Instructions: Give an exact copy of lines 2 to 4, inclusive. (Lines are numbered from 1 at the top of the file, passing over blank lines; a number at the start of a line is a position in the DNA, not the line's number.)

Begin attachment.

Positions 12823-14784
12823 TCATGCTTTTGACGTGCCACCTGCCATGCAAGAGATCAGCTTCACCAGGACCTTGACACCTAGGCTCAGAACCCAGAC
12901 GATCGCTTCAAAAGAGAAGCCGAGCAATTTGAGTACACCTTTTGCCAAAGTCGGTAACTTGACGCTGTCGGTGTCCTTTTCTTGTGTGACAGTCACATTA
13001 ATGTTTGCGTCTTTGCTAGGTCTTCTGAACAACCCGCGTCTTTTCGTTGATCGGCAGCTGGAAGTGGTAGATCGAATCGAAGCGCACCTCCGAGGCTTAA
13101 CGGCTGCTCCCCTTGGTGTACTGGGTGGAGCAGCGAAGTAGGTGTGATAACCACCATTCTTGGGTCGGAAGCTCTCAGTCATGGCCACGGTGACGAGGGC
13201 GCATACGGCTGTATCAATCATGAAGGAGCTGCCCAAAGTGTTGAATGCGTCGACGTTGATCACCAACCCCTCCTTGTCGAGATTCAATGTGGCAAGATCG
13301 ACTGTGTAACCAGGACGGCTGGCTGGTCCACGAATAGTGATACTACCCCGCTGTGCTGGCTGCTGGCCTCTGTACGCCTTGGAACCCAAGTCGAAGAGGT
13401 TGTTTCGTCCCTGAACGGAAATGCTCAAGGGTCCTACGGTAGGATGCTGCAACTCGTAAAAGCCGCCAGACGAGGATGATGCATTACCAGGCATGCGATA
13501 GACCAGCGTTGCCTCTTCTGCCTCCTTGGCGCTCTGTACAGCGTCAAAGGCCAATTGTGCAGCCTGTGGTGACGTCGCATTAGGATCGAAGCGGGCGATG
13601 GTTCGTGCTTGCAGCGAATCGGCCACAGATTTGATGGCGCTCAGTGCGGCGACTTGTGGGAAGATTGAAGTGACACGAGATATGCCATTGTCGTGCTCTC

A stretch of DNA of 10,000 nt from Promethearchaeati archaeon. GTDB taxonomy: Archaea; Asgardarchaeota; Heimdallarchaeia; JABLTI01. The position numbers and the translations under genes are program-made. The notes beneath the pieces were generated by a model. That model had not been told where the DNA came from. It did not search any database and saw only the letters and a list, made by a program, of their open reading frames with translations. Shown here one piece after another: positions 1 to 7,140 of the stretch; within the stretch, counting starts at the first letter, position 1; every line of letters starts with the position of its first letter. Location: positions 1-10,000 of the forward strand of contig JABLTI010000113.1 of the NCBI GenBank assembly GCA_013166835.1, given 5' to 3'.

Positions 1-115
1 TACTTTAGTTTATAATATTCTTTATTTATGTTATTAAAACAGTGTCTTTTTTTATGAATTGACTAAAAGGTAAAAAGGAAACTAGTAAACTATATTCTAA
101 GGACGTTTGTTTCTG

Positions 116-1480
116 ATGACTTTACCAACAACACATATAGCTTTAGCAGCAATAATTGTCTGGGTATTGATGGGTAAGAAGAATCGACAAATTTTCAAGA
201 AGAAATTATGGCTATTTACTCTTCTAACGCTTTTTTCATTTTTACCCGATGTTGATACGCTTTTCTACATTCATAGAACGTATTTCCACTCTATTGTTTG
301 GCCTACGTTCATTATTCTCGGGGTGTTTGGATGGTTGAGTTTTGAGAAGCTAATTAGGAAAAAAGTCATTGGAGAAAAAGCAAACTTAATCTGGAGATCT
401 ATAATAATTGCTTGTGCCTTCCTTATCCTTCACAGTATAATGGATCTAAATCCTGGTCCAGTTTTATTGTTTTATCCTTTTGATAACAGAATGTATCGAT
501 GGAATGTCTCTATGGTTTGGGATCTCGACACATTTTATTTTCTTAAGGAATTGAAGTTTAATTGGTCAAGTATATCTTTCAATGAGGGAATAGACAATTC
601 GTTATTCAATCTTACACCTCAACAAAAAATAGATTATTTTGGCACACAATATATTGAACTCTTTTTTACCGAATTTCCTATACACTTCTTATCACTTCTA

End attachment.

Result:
12823 TCATGCTTTTGACGTGCCACCTGCCATGCAAGAGATCAGCTTCACCAGGACCTTGACACCTAGGCTCAGAACCCAGAC
12901 GATCGCTTCAAAAGAGAAGCCGAGCAATTTGAGTACACCTTTTGCCAAAGTCGGTAACTTGACGCTGTCGGTGTCCTTTTCTTGTGTGACAGTCACATTA
13001 ATGTTTGCGTCTTTGCTAGGTCTTCTGAACAACCCGCGTCTTTTCGTTGATCGGCAGCTGGAAGTGGTAGATCGAATCGAAGCGCACCTCCGAGGCTTAA